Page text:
|Hand-painted tiles and water fountains adorn Seville's grand Alcazar.|
In the 10th century, the seat of power in Andalucia for the ruling Ummayad caliphate was Cordoba. From the 11th century the region devolved into taifa states, of which Seville was one, ruled at first by Abderraman III. In 1147 the Almohad dynasty arrived, aiming to return the region to stricter adherence to Islam, and declared Seville as its capital.
The construction of the Alcazar started in the 11th century under the Abbadid dynasty, most famously the poet king Al-Mutamid, followed by the Almoravids and then, in the late 12th century, the Almohads, who also built the Giralda and Torre de Oro.
It was called Al Qasir Al-Mubarak, or the Blessed Palace.
Fortunately for us, some buildings of the Alcazar dating from this Moorish era can still be seen preserved in their original (or almost original) state.
The Alcazar has 10 patios in total, all dating from the Moorish period.
Muralla (Fortified Walls)
The Alcazar’s walls themselves date from the 11th century; look out for the unused doorway in the exterior of the walls, on calle Joaquin Romero Murube, near Plaza de la Alianza. The Alcazar tower on this plaza holds a camera repair shop.
Patio del Yeso (Stucco Courtyard) and Salon de Justicia (Hall of Justice)
As you go into the main palace complex, just before the Almohad wall (which separates the Lion’s Courtyard by the entrance from the Hunting Courtyard), you will find this patio and hall dating from the Almohad Caliphate.
Salon de Justicia (Hall of Justice)
This is the first hall you visit, up some steps to the left just before the Almohad wall.
This qubba or square reception hall has a 24-metre-high ceiling, beautiful yeseria stucco work on the wall, and on the floor is a small channel carrying water from a central fountain to the patio pool outdoors.
Although the hall was built by the Almohads, King Alfonso XI reconstructed it in the 14th century with an octagonal mudejar coffered wooden ceiling featuring mocarabes, or 3-D wooden pieces, and also adding the stucco decoration.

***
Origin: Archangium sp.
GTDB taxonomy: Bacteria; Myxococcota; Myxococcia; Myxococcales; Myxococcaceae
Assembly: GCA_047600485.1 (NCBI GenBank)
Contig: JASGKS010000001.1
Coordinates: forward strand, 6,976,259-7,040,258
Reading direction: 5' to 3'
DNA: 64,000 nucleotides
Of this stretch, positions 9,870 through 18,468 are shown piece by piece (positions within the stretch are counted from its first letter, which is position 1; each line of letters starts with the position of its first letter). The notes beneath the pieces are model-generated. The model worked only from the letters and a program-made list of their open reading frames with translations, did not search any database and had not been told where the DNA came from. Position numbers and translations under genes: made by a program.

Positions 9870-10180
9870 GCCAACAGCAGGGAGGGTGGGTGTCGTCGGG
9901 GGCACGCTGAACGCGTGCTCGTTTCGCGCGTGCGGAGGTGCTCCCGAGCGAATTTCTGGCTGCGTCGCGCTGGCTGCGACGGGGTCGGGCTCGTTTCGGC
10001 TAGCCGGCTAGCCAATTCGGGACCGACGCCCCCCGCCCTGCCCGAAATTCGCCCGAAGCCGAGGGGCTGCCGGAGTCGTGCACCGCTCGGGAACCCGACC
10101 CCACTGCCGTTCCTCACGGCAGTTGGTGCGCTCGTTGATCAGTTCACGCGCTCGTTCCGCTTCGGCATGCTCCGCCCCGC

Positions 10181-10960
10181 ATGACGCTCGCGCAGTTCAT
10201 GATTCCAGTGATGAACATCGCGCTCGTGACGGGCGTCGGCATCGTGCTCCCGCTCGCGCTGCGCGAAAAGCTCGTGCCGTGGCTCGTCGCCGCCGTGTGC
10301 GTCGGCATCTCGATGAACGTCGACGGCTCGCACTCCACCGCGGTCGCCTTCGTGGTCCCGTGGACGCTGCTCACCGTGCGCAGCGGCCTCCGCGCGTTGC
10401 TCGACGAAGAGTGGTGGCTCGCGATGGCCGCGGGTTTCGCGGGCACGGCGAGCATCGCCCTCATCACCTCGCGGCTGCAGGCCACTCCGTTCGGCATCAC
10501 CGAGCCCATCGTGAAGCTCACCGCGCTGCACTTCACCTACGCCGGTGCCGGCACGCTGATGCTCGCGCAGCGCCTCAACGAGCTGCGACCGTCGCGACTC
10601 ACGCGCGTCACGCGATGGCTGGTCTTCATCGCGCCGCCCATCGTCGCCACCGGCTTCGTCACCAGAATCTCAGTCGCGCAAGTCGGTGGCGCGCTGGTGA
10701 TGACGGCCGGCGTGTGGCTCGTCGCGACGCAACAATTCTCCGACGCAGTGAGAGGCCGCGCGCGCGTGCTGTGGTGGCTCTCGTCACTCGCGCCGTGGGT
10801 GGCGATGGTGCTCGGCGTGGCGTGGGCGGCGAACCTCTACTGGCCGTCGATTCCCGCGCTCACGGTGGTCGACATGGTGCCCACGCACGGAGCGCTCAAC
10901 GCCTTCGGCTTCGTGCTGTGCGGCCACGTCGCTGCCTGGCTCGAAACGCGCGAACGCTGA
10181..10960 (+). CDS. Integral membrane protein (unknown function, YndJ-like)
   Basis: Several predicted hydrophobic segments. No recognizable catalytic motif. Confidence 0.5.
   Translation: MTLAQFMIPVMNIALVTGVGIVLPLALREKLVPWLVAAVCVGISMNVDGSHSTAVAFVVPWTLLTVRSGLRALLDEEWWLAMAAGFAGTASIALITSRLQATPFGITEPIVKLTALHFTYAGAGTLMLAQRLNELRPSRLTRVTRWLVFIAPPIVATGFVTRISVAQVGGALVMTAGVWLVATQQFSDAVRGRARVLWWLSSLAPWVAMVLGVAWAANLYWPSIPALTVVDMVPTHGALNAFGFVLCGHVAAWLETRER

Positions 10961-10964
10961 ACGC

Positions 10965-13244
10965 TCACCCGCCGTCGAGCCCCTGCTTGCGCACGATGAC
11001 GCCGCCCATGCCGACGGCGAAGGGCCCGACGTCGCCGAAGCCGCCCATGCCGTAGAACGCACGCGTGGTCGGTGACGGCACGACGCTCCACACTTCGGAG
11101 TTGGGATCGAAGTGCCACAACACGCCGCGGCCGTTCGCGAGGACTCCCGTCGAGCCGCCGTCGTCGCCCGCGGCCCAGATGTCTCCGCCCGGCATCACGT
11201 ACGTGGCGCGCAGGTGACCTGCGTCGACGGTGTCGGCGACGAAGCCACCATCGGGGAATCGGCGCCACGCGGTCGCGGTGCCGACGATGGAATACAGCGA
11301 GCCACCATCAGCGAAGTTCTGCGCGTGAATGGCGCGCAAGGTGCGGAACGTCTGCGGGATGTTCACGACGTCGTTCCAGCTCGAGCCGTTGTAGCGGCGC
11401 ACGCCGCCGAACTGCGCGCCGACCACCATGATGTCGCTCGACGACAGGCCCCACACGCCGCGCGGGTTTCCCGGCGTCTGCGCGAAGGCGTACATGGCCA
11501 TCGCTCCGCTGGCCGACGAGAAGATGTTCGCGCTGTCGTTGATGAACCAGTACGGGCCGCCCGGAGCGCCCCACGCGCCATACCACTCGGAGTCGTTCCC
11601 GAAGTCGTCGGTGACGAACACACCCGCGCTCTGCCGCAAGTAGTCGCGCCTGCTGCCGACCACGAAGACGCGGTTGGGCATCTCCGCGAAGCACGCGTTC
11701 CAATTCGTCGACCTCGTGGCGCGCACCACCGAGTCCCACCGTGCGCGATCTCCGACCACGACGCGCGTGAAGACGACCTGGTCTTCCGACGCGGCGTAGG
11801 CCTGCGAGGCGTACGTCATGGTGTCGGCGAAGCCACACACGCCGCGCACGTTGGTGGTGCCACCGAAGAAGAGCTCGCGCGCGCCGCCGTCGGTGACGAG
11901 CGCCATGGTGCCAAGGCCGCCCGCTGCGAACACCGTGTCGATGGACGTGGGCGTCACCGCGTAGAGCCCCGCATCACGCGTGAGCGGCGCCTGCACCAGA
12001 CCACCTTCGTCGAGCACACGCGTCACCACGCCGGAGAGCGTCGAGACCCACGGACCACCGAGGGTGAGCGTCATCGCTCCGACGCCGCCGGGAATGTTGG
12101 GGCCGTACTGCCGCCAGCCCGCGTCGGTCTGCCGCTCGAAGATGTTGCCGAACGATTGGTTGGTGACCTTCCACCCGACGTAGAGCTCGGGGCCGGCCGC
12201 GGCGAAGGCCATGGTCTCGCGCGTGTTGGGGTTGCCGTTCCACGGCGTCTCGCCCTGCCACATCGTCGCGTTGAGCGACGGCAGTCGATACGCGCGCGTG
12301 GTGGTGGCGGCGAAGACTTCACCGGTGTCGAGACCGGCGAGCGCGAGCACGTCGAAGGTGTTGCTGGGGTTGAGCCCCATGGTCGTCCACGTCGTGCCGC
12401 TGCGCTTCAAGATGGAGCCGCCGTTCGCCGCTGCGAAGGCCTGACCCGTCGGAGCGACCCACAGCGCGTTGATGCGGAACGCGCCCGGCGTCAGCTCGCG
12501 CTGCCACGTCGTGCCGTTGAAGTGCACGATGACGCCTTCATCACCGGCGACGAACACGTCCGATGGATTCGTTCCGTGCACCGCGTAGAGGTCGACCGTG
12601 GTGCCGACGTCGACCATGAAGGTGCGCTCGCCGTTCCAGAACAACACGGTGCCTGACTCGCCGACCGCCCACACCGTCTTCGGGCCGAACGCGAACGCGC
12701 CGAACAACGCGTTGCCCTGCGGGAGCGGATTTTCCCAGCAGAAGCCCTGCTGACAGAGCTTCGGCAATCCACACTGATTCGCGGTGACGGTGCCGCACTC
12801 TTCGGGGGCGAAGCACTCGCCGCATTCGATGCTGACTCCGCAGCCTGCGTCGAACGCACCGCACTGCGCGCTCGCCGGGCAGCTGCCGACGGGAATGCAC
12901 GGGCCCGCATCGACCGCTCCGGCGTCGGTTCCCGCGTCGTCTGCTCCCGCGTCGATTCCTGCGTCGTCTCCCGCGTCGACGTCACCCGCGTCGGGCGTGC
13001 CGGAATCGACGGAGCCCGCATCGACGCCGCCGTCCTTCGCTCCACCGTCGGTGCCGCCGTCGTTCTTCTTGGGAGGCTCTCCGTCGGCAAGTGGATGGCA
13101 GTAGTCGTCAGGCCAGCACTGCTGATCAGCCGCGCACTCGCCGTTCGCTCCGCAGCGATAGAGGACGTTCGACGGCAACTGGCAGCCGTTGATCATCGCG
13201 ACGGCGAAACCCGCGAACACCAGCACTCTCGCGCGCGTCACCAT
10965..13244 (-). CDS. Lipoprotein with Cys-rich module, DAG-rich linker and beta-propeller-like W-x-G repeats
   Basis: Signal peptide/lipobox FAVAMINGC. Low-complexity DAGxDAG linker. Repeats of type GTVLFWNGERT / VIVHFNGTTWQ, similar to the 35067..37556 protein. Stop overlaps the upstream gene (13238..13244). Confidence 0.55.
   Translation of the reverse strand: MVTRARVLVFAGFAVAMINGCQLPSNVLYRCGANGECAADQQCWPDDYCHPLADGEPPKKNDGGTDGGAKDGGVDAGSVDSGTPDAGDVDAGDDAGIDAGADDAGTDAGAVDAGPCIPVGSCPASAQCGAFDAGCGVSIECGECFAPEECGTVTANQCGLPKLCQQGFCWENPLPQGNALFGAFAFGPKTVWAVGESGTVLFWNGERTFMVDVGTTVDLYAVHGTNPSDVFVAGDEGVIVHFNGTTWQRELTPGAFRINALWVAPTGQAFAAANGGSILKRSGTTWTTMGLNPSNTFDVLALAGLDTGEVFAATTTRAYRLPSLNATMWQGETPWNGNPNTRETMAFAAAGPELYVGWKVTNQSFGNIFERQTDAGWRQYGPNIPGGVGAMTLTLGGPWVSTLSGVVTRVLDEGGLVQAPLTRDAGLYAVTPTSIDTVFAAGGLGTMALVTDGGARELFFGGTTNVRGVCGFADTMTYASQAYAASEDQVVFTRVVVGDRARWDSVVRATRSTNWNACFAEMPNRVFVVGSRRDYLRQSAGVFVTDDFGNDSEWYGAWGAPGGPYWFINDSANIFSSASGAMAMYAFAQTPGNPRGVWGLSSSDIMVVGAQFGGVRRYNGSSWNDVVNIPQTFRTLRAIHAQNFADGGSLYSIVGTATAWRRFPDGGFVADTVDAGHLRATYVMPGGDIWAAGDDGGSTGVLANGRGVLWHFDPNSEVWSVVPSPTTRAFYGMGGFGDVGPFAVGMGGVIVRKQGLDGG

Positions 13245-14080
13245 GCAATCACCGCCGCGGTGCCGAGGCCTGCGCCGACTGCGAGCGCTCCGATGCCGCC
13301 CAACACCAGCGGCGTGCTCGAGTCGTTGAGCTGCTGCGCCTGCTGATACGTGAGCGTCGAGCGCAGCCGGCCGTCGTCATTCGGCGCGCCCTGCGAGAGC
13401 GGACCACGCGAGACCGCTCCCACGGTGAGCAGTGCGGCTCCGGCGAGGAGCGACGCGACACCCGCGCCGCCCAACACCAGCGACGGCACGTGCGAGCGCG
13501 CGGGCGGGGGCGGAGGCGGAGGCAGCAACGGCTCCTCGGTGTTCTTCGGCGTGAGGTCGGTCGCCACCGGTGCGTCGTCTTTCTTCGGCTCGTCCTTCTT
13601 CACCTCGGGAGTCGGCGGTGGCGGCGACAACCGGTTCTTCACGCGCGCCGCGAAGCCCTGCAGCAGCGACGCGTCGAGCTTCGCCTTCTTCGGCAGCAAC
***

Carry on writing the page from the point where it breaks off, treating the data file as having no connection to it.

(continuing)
The room is so-called because this was where Alfonso’s predecessor Pedro the Cruel judged those standing trial (see Mudejar Alcazar).
Look out for intricate ceramic tiles with floral designs on the floor.
Patio del Yeso (Stucco Courtyard)
The outdoor courtyard has a central pool surrounded by hedges, with an elaborately decorated arcaded gallery to the right. Exquisite stucco polylobed arches, and inset horseshoe arches, are flanked by beautiful porticoes with lattice design above the columns. Behind the gallery are bedchambers and other salons, which are not open to the public.
The lattice designs are called sebqa, and were rigorous and austere in style to reflect the religious purity advocated by the Almohads. No living being could be pictured in Islamic architecture, so geometric and botanical motifs were used.
Such courtyards were essential to Islamic residences, as the central spaces around which domestic life took place. Different rooms were accessed from the courtyard, whose pool, flowing water channels, and plants helped to cool the air temperature.
This patio was the residence of Pedro I in 1358 before the construction of his new palace. The courtyard was rediscovered in 1885 and restored in the 20th century.
Another Moorish-era building is the Carlos V pavilion - see gardens.
Two other important patios, the Patio del Crucero and the Patio de la Casa de Contratacion, also date from the Almohad period.
Patio del Crucero (Crossing, or Transept, Courtyard)
This courtyard leads to the Gothic Palace, and is connected to the Patio de la Monteria by a porticoed gallery.
When it was originally designed in Moorish times, the courtyard had two levels: the upper one with two crossed walkways and four more around the edges, and the lower with vaulted galleries.
A long pond stretched across the patio’s lower level, surrounded by four gardens with aromatic plants and fruit trees. The tops of these trees were on the same level as the upper walkways, making it convenient for people to pick the ripe fruit.
The Lisbon earthquake in 1755 damaged the courtyard’s structure, and the lower part was filled in.
Today the patio has a cross layout, with four parterres.
On the ground, you can see the skylights which allow light and air into the Baños de Maria Padilla below (see Alcazar Gardens).
The courtyard of the Casa de Contratacion is unfortunately not accessible to the public. You can see a photo of it here.
Underneath the central area of the Patio de Banderas (the square where you exit the Alcazar), the remains of an Iberian settlement have been discovered, including cooking utensils, as well as later Phoenician and Roman buildings.
This site is still to be fully excavated, but the plan originally was to cover it with glass, so that visitors could walk across and see the remains under their feet.
In addition, remains of the Al-Mubarak palace of Al-Mutamid have been discovered inside a house in the Patio de Banderas (number 8).